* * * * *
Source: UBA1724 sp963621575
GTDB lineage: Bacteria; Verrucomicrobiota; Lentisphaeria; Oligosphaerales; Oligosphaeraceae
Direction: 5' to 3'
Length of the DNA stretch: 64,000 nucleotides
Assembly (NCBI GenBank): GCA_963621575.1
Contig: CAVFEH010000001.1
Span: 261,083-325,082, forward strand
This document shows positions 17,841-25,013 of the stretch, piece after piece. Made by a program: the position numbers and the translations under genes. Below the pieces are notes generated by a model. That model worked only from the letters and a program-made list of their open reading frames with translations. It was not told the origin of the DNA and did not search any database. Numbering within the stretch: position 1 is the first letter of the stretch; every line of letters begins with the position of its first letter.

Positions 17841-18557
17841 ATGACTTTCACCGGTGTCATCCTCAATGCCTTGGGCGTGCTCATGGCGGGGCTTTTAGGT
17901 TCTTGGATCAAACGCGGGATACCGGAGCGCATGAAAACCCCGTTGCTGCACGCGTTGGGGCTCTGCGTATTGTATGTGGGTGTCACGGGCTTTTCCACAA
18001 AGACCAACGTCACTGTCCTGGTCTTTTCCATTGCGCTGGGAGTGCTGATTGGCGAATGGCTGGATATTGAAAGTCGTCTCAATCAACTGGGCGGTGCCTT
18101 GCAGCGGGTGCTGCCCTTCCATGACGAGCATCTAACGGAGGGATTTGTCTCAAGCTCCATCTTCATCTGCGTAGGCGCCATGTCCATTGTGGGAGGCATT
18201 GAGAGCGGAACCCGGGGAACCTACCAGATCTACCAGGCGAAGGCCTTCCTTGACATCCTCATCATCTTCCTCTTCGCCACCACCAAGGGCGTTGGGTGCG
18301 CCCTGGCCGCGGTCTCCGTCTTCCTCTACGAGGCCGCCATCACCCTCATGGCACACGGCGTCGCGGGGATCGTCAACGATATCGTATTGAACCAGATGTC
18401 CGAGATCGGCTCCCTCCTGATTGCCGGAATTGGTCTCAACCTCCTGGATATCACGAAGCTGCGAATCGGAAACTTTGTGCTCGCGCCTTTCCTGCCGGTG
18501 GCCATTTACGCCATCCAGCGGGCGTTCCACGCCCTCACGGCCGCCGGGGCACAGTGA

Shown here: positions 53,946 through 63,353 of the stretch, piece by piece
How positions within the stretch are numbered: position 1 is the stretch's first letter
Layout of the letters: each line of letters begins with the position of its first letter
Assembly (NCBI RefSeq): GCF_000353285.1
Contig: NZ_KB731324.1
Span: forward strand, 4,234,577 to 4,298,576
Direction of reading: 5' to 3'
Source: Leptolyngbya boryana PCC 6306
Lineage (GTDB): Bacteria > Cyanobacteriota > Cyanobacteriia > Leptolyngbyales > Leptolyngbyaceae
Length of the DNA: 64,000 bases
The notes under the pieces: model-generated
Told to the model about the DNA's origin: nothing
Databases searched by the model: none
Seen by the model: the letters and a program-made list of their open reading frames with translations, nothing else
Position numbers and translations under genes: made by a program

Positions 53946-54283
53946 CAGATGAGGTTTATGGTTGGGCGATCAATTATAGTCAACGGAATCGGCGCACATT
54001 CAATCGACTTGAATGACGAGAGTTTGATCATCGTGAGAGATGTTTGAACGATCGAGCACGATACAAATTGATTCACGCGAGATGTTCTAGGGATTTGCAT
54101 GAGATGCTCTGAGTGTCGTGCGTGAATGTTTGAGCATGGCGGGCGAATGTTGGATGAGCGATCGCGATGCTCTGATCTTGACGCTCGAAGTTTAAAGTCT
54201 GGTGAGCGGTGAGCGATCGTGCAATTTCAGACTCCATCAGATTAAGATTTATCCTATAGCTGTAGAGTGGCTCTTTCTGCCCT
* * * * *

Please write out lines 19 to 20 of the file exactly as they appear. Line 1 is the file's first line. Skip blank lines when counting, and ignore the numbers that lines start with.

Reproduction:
How positions within the stretch are numbered: position 1 is the stretch's first letter
Layout of the letters: each line of letters begins with the position of its first letter